Data communication and security

All health related data needs to be secure; secure storage of the data is just one concern. Data communication in real time, in a secure manner is also a very big concern. One of the keys to moving forward with this type of strategy is an open agreed and standardised communication protocol across manufacturers.

While we envisage and have delivered communication between hearing aids and smartphones, what about hearing aids and other medical devices? Or hearing aids and medical monitoring software platforms? Moving forward we will need an agreed data communication protocol that would allow hearing aids to talk to other medical devices. This brings into focus the Made-For-iPhone, Made-For-Android conundrum. Unfortunately, the manufacturers of hearing aids cannot deliver a direct-to-Android hearing aid in the same way that they have a Made-For-iPhone hearing aid.

The fault is Android’s

As long as Android developers see no value in a deeper integration with hearing aids, we will never have direct audio streaming from Android phones. Phonak have recently and quite successfully gone down a slightly different route with their Made-For-Any-Phone device. However, it is not without trade-offs. While the user can take phone calls with ease, the hearing aids do not offer stereo streaming of audio such as music, audio books or anything else from a mobile phone.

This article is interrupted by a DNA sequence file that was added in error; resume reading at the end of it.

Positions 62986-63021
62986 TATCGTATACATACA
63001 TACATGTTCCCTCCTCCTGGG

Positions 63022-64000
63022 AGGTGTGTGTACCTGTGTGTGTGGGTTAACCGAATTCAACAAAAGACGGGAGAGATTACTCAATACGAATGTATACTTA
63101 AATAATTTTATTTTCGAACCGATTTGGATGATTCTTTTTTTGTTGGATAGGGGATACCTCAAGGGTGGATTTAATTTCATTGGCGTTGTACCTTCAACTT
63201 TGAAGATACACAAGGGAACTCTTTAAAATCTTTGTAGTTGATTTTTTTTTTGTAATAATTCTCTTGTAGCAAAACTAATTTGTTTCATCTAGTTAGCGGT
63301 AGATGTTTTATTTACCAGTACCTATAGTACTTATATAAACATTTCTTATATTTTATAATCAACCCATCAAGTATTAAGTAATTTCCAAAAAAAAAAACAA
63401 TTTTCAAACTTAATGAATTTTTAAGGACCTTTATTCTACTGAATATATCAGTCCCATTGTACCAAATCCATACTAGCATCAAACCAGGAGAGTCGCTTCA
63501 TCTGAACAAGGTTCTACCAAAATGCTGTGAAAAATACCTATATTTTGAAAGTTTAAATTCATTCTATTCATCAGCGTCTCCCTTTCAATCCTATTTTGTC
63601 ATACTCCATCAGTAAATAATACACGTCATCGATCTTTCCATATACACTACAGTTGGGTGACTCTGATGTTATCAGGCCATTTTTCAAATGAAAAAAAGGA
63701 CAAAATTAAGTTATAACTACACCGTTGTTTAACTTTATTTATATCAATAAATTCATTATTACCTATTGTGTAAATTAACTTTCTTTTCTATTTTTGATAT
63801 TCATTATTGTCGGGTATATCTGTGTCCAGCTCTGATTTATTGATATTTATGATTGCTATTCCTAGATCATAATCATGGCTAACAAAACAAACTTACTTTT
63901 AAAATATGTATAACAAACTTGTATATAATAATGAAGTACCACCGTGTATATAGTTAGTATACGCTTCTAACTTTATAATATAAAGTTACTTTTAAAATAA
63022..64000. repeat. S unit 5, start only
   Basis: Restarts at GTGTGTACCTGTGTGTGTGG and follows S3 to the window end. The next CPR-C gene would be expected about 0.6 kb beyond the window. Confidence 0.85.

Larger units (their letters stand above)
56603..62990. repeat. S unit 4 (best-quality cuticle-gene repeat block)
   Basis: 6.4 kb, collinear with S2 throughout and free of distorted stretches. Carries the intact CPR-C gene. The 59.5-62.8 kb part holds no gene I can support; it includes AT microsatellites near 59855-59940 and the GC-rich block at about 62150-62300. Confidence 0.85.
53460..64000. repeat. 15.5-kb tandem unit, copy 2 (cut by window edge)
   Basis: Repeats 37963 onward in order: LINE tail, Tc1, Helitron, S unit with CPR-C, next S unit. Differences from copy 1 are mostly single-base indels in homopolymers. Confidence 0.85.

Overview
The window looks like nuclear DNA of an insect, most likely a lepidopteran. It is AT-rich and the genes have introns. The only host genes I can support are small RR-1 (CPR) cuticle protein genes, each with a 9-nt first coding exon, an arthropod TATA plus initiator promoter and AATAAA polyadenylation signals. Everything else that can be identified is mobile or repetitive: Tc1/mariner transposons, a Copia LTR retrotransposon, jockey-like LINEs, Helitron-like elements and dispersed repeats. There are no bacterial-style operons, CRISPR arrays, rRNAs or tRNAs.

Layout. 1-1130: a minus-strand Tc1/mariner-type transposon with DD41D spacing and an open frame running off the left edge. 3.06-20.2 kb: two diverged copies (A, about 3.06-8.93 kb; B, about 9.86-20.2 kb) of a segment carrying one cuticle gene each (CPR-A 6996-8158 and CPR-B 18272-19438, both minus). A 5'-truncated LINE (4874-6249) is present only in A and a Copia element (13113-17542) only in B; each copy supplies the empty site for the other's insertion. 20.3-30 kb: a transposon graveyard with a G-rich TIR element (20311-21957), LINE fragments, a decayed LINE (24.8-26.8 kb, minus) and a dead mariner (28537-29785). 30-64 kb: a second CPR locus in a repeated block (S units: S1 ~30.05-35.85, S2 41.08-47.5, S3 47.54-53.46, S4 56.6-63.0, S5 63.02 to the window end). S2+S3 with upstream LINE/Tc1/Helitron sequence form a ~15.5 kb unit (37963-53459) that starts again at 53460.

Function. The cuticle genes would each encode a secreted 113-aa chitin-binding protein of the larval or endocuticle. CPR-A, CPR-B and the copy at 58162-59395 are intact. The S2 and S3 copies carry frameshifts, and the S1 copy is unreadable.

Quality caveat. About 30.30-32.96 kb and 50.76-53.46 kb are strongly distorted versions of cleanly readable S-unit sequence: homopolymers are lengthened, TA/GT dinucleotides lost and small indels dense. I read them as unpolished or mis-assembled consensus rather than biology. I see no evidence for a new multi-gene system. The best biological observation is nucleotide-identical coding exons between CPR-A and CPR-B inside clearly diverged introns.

However, and in general, for pure data exchange, the current systems are robust enough, but for possible audio alerts we will need to be innovative. By that I mean that current Bluetooth protocols will allow pure data exchange between hearing aids and smartphones. We need to look no further than the type of data exchange that is currently used by Fitbit, Jawbone or many other health wearable manufacturers for inspiration. Audio alerts for the user, could be stored on-board the hearing aids, in exactly the same way that spoken alerts are currently stored on Widex hearing aids and many others.